In addition to running the JFX, Rebbetzin Koval teaches four classes every week. She is also a certified parenting coach, author of a popular blog, a JWRP trip leader, as well as founder and board member of Ohr Chadash, a day school track for children with autism and ADHD in Cleveland. To cope with her non-stop hectic schedule, she delegates. “Some husbands and wives do everything on their own and burn out,” she explains. She hires staff to help run her various endeavors and is a firm believer in hiring household help. She has also lowered her expectations, permitting herself to be okay with non-essentials; she cooks simple Shabbat and dinner meals.
But the way rebbetzins choose to juggle—or not to—is a highly personal choice. When Rebbetzin Palatnik assisted her husband in running the Village Shul, the first Aish HaTorah shul in Toronto, Canada, she stayed home to raise her five children, now ranging between the ages of eighteen and twenty-eight. These days, working well beyond full-time, she admits: “I couldn’t have run the JWRP when my kids were little.” When she launched JWRP in 2008, she was totally consumed by the program—leading every trip, doing all the fundraising herself and taking care of basically every last detail. “I did everything on those trips except drive the bus,” she says. Today Rebbetzin Palatnik relies on talented trip leaders like Rebbetzin Koval, enabling her to be there for her family when necessary.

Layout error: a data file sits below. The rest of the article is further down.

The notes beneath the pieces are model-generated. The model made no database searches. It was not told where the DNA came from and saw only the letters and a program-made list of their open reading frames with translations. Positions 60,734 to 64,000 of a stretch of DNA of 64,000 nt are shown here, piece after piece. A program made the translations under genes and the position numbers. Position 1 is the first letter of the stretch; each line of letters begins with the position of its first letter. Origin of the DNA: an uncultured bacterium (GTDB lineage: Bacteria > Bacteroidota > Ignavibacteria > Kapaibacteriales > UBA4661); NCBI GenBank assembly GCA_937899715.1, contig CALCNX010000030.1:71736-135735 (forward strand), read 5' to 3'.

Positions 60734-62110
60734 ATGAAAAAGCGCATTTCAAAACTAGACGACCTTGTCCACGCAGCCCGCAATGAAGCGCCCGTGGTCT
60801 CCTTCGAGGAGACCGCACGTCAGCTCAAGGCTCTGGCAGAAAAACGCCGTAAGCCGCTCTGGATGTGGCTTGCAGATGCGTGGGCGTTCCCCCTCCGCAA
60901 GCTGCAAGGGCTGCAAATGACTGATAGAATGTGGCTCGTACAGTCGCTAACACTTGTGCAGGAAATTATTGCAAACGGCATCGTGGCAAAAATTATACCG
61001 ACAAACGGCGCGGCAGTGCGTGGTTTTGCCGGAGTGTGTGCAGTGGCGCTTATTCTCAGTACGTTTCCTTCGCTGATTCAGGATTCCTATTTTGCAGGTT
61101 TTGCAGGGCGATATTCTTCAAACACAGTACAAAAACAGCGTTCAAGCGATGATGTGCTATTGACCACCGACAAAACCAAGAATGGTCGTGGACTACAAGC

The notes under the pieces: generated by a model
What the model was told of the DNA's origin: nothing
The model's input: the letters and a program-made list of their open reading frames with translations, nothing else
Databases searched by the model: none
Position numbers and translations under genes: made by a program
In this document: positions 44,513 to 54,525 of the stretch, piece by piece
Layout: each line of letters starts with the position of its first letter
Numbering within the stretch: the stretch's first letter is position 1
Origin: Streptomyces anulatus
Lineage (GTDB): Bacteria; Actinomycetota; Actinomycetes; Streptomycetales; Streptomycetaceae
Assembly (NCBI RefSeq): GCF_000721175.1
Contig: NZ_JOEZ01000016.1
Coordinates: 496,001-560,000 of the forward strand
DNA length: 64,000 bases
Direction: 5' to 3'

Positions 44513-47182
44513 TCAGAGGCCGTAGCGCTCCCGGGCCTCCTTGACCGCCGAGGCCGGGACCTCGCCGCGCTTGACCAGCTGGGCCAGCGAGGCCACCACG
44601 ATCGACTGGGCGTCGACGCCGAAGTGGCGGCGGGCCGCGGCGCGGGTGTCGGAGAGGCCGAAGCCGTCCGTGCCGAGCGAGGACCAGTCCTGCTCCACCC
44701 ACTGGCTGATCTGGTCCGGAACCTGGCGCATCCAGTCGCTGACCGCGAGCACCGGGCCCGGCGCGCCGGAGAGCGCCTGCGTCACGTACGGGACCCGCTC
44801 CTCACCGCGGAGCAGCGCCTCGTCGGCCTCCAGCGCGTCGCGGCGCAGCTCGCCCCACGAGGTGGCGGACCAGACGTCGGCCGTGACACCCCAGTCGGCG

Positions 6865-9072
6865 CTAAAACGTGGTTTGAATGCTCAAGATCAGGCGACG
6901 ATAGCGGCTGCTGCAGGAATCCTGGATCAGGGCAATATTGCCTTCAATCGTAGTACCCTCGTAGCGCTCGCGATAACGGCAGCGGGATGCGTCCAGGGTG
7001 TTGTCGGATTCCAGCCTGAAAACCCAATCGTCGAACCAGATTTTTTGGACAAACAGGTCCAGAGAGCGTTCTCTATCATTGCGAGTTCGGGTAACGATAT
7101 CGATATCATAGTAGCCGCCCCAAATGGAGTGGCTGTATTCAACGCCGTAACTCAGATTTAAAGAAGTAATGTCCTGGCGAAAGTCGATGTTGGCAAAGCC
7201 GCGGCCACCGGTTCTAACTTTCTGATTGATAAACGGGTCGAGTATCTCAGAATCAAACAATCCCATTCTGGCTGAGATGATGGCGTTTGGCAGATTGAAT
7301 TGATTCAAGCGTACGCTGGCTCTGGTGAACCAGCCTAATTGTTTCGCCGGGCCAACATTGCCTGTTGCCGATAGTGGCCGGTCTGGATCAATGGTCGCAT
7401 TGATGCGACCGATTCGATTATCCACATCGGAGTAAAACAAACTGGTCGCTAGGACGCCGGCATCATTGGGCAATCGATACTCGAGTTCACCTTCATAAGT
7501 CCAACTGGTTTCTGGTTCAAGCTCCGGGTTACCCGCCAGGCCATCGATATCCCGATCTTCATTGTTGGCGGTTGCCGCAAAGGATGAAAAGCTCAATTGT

“When I was younger, mothering seemed so hard practically and physically,” continued Rebbetzin Palatnik. “Now it’s a different type of challenge—it’s more emotionally challenging.” Currently, Rebbetzin Palatnik is busy helping her older children find suitable life partners and navigate the stormy waters of early adulthood. “The most important decision one will make is who to marry,” she says. “Being there for my children at this most crucial juncture of their lives is important. I can outsource a lot, but I cannot outsource being their mother.”
An Ever-Changing Role